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Slumping Dollar Stirs Debate About Policy

Latest comments by Treasury's Snow raise questions about how low currency may go.

May 13, 2003|Tom Petruno | Times Staff Writer

The dollar slumped Monday to new multiyear lows against major rivals after Treasury Secretary John Snow indicated the Bush administration is happy with the help the falling currency provides U.S. exporters.

That could mean there will be no stopping the dollar's decline anytime soon, some analysts said -- which would be welcome news for manufacturers in California and across the nation as the currency's slide makes U.S. goods cheaper abroad.

So far, the risks of a weaker buck are taking a back seat to the potential benefits. The risks include that foreigners might be unwilling to finance America's huge budget and trade deficits as the dollar falls, and that consumers may face higher prices for imported goods.

On Monday, the euro rose to $1.154 in New York, up from $1.149 on Friday and the highest since January 1999, when the currency was formally introduced for 12 European countries.

For The Record
Los Angeles Times Wednesday May 14, 2003 Home Edition Main News Part A Page 2 1 inches; 57 words Type of Material: Correction
Slumping U.S. dollar -- A chart with an article about the U.S. dollar in Tuesday's Business section incorrectly said the Taiwan dollar's value is fixed against the U.S. dollar. The Taiwan dollar officially is a floating currency, but the nation's central bank actively manages the currency to keep its value from fluctuating significantly against the U.S. dollar.

The Canadian dollar, Australian dollar and Swiss franc also hit their highest values in at least three years compared with the U.S. currency.

Swings in the dollar's value haven't been much of a conversation topic for most Americans since World War II unless they've been traveling overseas. But for U.S. exporters the dollar's fluctuations can matter greatly. And from 1995 through 2001 a surging buck made it tougher for many exporters to compete overseas by automatically making their goods more expensive for foreign buyers -- or by shrinking their profit margins if they chose to keep prices level.

Since early 2002, however, the dollar has been in a sharp decline against other major currencies, especially the euro.

A weaker dollar helps U.S. companies in two ways: It can make their goods cheaper overseas, and it also can make foreign goods more expensive for U.S. consumers. That latter effect can give U.S. firms more pricing power at home, allowing them to raise prices or at least avoid cutting prices.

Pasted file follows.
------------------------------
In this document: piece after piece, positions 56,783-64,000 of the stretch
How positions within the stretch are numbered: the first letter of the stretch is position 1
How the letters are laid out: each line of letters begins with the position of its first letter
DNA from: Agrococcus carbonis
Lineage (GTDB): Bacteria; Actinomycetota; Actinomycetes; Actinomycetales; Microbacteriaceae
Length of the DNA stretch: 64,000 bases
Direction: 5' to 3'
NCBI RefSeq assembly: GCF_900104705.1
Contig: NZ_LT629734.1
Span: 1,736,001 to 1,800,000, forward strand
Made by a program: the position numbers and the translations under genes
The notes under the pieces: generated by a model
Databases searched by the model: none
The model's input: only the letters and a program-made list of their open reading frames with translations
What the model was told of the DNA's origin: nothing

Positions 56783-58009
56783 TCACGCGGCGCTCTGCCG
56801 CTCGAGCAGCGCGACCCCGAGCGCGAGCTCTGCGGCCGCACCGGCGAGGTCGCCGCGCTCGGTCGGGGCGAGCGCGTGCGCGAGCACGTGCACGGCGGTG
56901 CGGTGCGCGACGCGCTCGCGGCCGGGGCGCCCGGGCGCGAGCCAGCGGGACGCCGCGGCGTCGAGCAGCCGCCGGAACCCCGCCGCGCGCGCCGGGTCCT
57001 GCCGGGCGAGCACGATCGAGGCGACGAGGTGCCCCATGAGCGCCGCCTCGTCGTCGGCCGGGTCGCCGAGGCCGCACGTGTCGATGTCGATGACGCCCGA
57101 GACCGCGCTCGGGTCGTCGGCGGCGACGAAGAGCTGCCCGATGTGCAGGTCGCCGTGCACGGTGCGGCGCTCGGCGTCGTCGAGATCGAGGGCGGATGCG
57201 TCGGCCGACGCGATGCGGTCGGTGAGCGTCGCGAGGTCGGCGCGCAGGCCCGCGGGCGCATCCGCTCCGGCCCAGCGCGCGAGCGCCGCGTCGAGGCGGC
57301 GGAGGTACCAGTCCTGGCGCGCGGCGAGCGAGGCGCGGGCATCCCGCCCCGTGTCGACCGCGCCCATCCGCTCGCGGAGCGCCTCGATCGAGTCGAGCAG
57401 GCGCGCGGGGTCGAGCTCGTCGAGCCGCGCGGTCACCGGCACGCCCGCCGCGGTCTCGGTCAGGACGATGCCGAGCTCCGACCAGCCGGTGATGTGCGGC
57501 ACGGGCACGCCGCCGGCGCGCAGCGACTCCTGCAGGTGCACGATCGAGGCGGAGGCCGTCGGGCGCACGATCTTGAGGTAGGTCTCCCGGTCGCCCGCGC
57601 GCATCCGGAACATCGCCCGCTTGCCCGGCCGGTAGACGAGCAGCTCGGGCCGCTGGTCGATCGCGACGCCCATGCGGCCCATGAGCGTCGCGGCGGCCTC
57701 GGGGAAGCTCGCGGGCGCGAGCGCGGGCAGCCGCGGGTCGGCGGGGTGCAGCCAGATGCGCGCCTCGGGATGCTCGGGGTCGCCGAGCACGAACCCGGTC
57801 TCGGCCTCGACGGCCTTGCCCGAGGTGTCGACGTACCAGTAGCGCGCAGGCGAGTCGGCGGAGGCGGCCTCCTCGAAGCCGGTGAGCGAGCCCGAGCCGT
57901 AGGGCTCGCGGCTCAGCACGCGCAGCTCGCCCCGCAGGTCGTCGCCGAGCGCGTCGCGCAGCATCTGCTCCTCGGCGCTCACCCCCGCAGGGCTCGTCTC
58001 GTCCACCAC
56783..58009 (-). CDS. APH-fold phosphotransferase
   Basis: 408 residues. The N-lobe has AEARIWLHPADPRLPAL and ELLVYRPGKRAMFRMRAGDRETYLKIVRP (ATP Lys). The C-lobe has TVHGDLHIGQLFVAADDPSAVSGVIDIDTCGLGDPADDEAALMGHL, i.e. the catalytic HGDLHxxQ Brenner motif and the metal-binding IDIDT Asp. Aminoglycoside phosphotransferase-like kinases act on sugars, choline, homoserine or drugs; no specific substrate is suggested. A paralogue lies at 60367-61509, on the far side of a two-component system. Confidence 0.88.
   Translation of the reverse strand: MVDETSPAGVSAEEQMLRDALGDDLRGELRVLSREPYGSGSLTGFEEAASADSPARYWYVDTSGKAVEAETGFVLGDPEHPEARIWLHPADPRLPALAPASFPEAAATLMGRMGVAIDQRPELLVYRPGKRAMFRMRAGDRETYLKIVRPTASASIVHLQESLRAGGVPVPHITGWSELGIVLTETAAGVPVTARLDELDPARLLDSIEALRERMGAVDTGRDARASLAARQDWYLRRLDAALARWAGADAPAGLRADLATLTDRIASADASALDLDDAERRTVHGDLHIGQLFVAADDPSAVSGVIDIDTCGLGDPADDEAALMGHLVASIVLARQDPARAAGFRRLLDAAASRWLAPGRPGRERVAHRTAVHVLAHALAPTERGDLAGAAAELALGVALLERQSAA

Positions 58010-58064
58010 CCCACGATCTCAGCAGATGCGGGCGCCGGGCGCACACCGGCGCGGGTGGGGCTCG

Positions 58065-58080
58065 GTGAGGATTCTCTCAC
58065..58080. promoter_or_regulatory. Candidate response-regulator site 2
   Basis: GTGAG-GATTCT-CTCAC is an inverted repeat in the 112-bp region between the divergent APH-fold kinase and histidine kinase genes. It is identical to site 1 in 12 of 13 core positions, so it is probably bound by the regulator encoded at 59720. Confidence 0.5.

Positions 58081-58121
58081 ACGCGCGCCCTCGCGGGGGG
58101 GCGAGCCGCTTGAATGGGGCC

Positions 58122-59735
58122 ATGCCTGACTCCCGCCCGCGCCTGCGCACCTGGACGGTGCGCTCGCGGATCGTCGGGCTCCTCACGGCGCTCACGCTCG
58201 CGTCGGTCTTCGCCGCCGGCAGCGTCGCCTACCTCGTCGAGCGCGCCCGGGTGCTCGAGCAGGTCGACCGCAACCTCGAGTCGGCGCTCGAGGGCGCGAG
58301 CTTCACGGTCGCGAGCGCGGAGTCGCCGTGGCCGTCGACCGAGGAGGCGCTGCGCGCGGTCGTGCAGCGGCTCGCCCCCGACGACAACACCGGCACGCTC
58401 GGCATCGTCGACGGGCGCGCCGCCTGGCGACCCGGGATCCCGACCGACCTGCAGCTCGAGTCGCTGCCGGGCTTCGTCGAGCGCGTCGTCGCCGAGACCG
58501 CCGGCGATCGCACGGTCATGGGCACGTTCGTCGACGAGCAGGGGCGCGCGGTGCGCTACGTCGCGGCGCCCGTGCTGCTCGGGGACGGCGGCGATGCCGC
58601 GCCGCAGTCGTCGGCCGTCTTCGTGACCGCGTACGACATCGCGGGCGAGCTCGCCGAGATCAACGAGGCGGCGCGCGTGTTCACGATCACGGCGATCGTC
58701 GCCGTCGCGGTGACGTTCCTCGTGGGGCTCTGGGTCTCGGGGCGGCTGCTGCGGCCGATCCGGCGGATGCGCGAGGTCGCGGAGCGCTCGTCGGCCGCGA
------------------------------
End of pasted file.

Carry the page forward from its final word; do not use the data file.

Although it isn't always clear why a currency's value rises or falls, the health of the economy behind the currency is supposed to be a principal factor.

In the case of the United States, the 2001 terrorist attacks, last year's rash of corporate scandals and the growing federal budget deficit all have been factors mentioned as weighing on the dollar's value.

What's more, with U.S. interest rates at 40-year lows -- and below the levels that prevail in every other major industrialized nation other than Japan -- there has been less incentive for foreign investors to seek dollar-denominated bonds and other fixed-income securities.

Whatever the root cause, the dollar's weakness has fed on itself this year. That has spurred questions about how low the Bush administration is willing to see the buck go.

Officially, the administration including Treasury Secretary Snow continue to insist the White House favors a "strong" dollar. But on Sunday, Snow said on ABC's "This Week" news program that "when the dollar is at a lower level, it helps exports, and I think exports are getting stronger as a result."

That raised more suspicions among currency traders that the administration is content to see the dollar fall further.

Likewise, the Federal Reserve's decision last week to cite the risk of deflation appeared to erase any possibility that the central bank might raise interest rates soon to defend the dollar.

At the National Assn. of Manufacturers in Washington, Frank Vargo, vice president for international economic affairs, said Monday that the group estimates the balance of trade could shift by $100 billion in favor of U.S. exporters in 2004 because of the dollar's decline.

So far, however, Vargo said his group has heard only anecdotal evidence from members that the dollar is helping them.

"Some of them say they're being asked for quotes again" from foreign customers, he said. The typically long lag time between currency changes and their fallout means many companies will feel the effects in 2004, he said.

For the Bush administration, that would coincide with the presidential election cycle, economists noted.

The principal risk of a weakening dollar is that it could make foreign investors less willing to buy and hold U.S. assets, because each drop in the dollar's value slashes the worth of foreigners' U.S. holdings.

But government data show foreigners continued to be net investors in U.S. securities in 2002 even as the dollar fell.

Foreigners bought a net $507 billion in long-term U.S. securities last year, down just marginally from $520 billion in 2001.

Official data on foreign buying for the last two months aren't available. But the powerful rallies in stock and bond markets since mid-March suggest that foreigners either aren't huge sellers, despite the dollar, or that any selling has been met by strong domestic demand.

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